Again today I saw China referred to as an “economic superpower.” I know the media loves superlatives and hyperbole, and I shouldn’t let this bother me. The notion that a country that the IMF ranks behind the poor little Caribbean island of Jamaica in per capita GDP can be called an economic superpower, however, seems ludicrous.
Jamaica ranks 88th with $9,003 in per capita GDP while China ranks 90th with $8,394, according to the IMF. Take a look at the list of countries we usually consider poor that rank ahead of China, and you’ll quickly understand why some still see the People’s Republic of China as merely a third world wannabe.
The mark of greatness for any country surely relates—at least to some extent—to its financial ability to care for its people. China’s population (over 1.3 billion) far exceeds its capacity to properly care for them.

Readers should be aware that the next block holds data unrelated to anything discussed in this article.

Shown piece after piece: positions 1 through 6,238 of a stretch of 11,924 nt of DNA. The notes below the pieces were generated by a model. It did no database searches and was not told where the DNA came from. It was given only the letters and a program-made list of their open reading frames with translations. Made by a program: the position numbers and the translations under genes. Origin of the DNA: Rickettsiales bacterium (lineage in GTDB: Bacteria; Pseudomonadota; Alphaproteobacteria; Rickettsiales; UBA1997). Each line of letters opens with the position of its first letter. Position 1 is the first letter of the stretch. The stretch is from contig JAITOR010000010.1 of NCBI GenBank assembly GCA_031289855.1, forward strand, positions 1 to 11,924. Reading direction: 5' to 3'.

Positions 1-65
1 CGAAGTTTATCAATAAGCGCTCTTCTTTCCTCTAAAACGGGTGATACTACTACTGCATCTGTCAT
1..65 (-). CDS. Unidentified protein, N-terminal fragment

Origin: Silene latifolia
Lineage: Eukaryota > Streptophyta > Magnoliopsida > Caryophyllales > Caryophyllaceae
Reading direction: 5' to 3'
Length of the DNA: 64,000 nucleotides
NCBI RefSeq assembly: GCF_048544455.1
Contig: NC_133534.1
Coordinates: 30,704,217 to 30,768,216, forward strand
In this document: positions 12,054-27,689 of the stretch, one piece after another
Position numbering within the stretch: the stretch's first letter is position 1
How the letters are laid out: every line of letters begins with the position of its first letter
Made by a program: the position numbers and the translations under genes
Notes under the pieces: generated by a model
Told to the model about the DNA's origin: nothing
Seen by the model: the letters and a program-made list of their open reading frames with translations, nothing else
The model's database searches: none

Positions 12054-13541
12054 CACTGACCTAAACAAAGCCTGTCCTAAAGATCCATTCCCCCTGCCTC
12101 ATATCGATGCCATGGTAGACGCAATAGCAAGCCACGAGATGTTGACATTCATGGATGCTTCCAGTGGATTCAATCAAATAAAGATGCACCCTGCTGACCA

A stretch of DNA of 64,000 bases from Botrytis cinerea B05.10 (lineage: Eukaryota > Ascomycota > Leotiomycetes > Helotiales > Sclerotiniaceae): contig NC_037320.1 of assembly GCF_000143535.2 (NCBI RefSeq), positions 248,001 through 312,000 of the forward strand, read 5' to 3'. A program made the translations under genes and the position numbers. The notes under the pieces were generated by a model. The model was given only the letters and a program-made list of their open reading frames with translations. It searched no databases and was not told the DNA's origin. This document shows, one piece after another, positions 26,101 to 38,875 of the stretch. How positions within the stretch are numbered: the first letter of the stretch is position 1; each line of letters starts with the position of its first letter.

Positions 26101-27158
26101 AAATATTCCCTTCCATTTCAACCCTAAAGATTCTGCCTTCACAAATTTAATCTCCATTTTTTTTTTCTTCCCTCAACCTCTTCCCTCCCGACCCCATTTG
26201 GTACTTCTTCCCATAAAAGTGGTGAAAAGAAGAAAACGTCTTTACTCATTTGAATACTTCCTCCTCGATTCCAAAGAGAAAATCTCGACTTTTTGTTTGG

China is certainly making economic progress, but arms and munitions seem more important to it than do its people.
For two decades China has been adding large numbers of warships—including an aircraft carrier—submarines, fighter jets and—more significantly—developing offensive missiles capable of knocking out stealth aircraft and the biggest naval ships including aircraft carriers. Ever increasing portions of its wealth since it turned away from Marxist economic policies in the 1980s, have gone to the People’s Liberation Army.
Since 1989, China’s military spending has increased by nearly 13 per cent annually, according to the Department of Defense 2010 Annual Report to Congress. It now spends well over $100-billion annually on its armed forces—some sources suggest $300-billion. So long as this trend continues, China’s people will remain poor.
And the IMF’s rank (by per capita GDP) of 90th of 181 countries does not seem to me to fit the criteria of “economic superpower.”